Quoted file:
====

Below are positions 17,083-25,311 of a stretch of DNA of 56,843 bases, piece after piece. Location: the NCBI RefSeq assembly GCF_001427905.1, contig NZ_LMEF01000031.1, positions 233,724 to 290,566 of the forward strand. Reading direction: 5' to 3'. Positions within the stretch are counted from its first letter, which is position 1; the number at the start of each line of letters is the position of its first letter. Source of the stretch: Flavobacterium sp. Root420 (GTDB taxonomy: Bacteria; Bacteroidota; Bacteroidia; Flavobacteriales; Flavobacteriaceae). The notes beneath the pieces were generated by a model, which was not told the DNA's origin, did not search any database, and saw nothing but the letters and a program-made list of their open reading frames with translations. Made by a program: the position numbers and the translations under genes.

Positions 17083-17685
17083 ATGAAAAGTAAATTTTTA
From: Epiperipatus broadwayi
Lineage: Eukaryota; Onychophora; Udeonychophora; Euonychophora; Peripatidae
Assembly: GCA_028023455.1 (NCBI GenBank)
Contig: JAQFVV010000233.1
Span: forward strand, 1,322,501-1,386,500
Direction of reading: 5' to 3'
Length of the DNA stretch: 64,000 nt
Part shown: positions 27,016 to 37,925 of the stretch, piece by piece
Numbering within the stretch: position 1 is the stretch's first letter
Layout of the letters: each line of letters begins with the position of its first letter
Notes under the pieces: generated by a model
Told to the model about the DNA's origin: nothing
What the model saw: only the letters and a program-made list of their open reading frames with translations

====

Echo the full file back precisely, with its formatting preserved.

Below are positions 17,083-25,311 of a stretch of DNA of 56,843 bases, piece after piece. Location: the NCBI RefSeq assembly GCF_001427905.1, contig NZ_LMEF01000031.1, positions 233,724 to 290,566 of the forward strand. Reading direction: 5' to 3'. Positions within the stretch are counted from its first letter, which is position 1; the number at the start of each line of letters is the position of its first letter. Source of the stretch: Flavobacterium sp. Root420 (GTDB taxonomy: Bacteria; Bacteroidota; Bacteroidia; Flavobacteriales; Flavobacteriaceae). The notes beneath the pieces were generated by a model, which was not told the DNA's origin, did not search any database, and saw nothing but the letters and a program-made list of their open reading frames with translations. Made by a program: the position numbers and the translations under genes.

Positions 17083-17685
17083 ATGAAAAGTAAATTTTTA
From: Epiperipatus broadwayi
Lineage: Eukaryota; Onychophora; Udeonychophora; Euonychophora; Peripatidae
Assembly: GCA_028023455.1 (NCBI GenBank)
Contig: JAQFVV010000233.1
Span: forward strand, 1,322,501-1,386,500
Direction of reading: 5' to 3'
Length of the DNA stretch: 64,000 nt
Part shown: positions 27,016 to 37,925 of the stretch, piece by piece
Numbering within the stretch: position 1 is the stretch's first letter
Layout of the letters: each line of letters begins with the position of its first letter
Notes under the pieces: generated by a model
Told to the model about the DNA's origin: nothing
What the model saw: only the letters and a program-made list of their open reading frames with translations